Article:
In August of 2006, the veteran was deemed by the VA to be incompetent to handle his own financial affairs.  As a result, on October 2, 2006, Jason Ehrhart applied to serve as the veteran’s VA Fiduciary and Legal Custodian.  Under the terms of a Fiduciary Agreement, Jason Ehrhart agreed to use all of the veteran’s VA disability benefits exclusively for the veteran’s benefit. The agreement warned him that the funds were not for his personal use. The Fiduciary Agreement also required Jason Ehrhart to submit an annual accounting to the VA with respect to the amount of money spent on the veteran’s behalf.

While Jason Ehrhart served as the veteran’s VA Fiduciary and Legal Custodian, all of the veteran’s VA benefits, plus most of his Social Security disability checks, were deposited into a checking account Jason opened at The Orrstown Bank.  Altogether, $476,260 in federal benefits ($422,828 in VA disability, $48,187 in Social Security disability, and $5,244 in VA clothing allowance) were deposited into the account between January 2009 and August 2016.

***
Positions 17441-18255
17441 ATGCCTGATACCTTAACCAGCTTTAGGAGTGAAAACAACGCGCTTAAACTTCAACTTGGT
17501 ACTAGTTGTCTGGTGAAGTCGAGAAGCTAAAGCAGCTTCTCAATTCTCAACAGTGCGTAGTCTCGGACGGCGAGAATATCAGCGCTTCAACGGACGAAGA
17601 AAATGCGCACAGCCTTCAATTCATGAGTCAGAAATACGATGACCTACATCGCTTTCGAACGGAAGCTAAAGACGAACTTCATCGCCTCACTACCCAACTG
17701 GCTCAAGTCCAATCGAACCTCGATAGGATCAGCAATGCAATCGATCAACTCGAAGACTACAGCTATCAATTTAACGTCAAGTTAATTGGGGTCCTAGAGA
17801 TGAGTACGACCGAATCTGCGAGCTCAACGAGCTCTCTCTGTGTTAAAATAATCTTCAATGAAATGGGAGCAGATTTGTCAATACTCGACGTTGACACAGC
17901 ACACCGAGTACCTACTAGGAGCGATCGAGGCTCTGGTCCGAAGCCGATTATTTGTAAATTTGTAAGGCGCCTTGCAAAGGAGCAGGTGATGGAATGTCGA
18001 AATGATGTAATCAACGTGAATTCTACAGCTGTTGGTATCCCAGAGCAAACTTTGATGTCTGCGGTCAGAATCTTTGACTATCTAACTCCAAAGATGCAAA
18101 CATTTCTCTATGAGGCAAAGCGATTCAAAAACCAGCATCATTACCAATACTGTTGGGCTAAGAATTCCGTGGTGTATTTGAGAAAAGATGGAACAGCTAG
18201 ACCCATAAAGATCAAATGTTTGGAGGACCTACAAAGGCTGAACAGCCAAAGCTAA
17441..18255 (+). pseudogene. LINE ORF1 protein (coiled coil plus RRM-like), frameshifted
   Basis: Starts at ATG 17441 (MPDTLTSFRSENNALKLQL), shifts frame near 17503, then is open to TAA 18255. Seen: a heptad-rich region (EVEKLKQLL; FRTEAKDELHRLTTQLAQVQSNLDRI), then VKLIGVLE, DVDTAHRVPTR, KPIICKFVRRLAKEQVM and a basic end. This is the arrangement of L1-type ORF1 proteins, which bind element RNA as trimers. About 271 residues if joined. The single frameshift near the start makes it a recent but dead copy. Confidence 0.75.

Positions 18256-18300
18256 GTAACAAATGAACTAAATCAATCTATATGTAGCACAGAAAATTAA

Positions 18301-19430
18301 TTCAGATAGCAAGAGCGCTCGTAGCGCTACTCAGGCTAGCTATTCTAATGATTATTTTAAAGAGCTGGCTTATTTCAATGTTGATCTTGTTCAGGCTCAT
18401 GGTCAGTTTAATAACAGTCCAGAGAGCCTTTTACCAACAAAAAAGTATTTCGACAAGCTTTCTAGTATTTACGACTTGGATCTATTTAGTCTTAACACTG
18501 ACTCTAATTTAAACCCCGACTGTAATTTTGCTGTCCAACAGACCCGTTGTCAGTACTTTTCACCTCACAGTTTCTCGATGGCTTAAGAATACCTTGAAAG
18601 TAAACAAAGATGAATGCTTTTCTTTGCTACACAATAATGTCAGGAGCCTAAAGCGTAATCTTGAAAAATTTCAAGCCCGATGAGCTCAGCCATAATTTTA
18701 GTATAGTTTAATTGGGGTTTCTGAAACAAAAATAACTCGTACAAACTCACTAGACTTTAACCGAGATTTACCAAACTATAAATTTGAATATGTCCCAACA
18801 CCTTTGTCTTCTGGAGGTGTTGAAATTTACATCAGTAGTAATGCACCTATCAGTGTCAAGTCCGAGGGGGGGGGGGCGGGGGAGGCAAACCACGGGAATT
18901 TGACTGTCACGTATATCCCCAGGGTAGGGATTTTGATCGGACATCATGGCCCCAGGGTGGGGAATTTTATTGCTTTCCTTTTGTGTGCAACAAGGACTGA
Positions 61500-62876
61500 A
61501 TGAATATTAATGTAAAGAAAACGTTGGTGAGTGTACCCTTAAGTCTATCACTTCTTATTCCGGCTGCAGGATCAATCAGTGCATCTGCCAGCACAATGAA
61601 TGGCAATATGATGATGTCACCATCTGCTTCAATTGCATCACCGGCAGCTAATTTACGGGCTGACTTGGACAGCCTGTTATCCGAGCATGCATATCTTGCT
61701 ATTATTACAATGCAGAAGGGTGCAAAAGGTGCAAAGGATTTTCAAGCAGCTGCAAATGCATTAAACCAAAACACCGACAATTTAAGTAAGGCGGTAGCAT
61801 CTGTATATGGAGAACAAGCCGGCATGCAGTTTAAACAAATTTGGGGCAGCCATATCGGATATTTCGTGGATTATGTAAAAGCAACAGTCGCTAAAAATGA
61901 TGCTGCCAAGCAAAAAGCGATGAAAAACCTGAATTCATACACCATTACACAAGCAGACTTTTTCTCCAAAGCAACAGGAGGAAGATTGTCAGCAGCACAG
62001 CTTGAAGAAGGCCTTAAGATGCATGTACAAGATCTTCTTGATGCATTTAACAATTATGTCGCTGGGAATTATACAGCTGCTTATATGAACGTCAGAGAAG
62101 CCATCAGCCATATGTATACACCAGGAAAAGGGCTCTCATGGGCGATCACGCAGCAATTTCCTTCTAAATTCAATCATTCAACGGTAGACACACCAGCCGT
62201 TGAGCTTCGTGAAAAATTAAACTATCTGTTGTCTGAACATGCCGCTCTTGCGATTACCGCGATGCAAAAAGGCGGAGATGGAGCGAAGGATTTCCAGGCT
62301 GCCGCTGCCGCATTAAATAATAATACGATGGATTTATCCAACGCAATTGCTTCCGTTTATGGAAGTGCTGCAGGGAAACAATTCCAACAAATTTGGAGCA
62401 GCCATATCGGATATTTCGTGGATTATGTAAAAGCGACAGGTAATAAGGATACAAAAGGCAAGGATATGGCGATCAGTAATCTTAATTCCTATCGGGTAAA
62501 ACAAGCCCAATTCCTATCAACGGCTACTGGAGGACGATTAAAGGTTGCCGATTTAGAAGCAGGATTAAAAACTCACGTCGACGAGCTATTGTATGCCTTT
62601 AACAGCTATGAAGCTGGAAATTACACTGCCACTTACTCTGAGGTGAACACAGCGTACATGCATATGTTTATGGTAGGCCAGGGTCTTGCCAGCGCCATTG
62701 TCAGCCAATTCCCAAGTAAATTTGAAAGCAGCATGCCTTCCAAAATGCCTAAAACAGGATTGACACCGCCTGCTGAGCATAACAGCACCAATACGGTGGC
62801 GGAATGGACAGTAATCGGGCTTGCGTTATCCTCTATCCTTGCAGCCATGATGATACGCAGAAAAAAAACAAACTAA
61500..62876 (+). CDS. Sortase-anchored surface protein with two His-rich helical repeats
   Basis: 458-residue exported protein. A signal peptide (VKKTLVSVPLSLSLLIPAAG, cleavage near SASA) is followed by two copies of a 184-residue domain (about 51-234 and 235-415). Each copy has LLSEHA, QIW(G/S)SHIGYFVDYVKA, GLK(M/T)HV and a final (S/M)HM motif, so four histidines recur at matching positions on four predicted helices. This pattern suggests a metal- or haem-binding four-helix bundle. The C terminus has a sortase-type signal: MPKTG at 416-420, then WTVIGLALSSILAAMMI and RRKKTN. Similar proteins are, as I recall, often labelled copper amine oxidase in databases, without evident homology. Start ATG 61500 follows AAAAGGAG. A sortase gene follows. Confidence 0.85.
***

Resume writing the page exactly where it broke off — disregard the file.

According to Jason Ehrhart’s criminal information and Laurie Ehrhart’s indictment, at least $316,360 of the $476,260 was misappropriated by Jason and Laurie Ehrhart and converted to their own use between October 2006 and August 2016.  Checks totaling $218,832 ($96,202 payable to Jason Ehrhart and $122,630 payable to Laurie Ehrhart), were drawn against the account.  Of the $218,832, $157,742 was deposited into Jason and Laurie Ehrhart’s joint checking account at the Juniata Valley Bank (JVB) and at least $23,496 was converted to cash.  Thereafter, the funds in the joint JVB account were employed by Jason and Laurie Ehrhart to pay their personal expenses.